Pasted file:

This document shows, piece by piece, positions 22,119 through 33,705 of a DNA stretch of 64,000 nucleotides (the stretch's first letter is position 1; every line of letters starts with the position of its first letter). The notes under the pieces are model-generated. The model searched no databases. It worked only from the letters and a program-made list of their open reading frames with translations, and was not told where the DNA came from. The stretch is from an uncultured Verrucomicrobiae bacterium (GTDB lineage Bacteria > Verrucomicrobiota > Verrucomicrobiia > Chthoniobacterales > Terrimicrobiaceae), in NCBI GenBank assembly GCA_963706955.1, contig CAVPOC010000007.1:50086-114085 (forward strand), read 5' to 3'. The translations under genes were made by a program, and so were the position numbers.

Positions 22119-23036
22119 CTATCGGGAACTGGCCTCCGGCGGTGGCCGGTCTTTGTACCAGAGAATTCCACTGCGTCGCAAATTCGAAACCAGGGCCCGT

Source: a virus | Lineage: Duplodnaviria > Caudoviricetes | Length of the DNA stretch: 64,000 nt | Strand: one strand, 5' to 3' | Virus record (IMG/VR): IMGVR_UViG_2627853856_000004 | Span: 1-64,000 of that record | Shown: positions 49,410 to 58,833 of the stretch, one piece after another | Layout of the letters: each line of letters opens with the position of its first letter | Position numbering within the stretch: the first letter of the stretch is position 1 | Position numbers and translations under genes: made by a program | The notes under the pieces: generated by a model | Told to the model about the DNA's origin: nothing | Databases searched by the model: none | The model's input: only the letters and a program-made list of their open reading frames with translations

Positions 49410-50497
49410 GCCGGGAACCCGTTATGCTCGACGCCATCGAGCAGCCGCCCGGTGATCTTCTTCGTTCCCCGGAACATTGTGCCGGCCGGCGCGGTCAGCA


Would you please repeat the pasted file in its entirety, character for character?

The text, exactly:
This document shows, piece by piece, positions 22,119 through 33,705 of a DNA stretch of 64,000 nucleotides (the stretch's first letter is position 1; every line of letters starts with the position of its first letter). The notes under the pieces are model-generated. The model searched no databases. It worked only from the letters and a program-made list of their open reading frames with translations, and was not told where the DNA came from. The stretch is from an uncultured Verrucomicrobiae bacterium (GTDB lineage Bacteria > Verrucomicrobiota > Verrucomicrobiia > Chthoniobacterales > Terrimicrobiaceae), in NCBI GenBank assembly GCA_963706955.1, contig CAVPOC010000007.1:50086-114085 (forward strand), read 5' to 3'. The translations under genes were made by a program, and so were the position numbers.

Positions 22119-23036
22119 CTATCGGGAACTGGCCTCCGGCGGTGGCCGGTCTTTGTACCAGAGAATTCCACTGCGTCGCAAATTCGAAACCAGGGCCCGT

Source: a virus | Lineage: Duplodnaviria > Caudoviricetes | Length of the DNA stretch: 64,000 nt | Strand: one strand, 5' to 3' | Virus record (IMG/VR): IMGVR_UViG_2627853856_000004 | Span: 1-64,000 of that record | Shown: positions 49,410 to 58,833 of the stretch, one piece after another | Layout of the letters: each line of letters opens with the position of its first letter | Position numbering within the stretch: the first letter of the stretch is position 1 | Position numbers and translations under genes: made by a program | The notes under the pieces: generated by a model | Told to the model about the DNA's origin: nothing | Databases searched by the model: none | The model's input: only the letters and a program-made list of their open reading frames with translations

Positions 49410-50497
49410 GCCGGGAACCCGTTATGCTCGACGCCATCGAGCAGCCGCCCGGTGATCTTCTTCGTTCCCCGGAACATTGTGCCGGCCGGCGCGGTCAGCA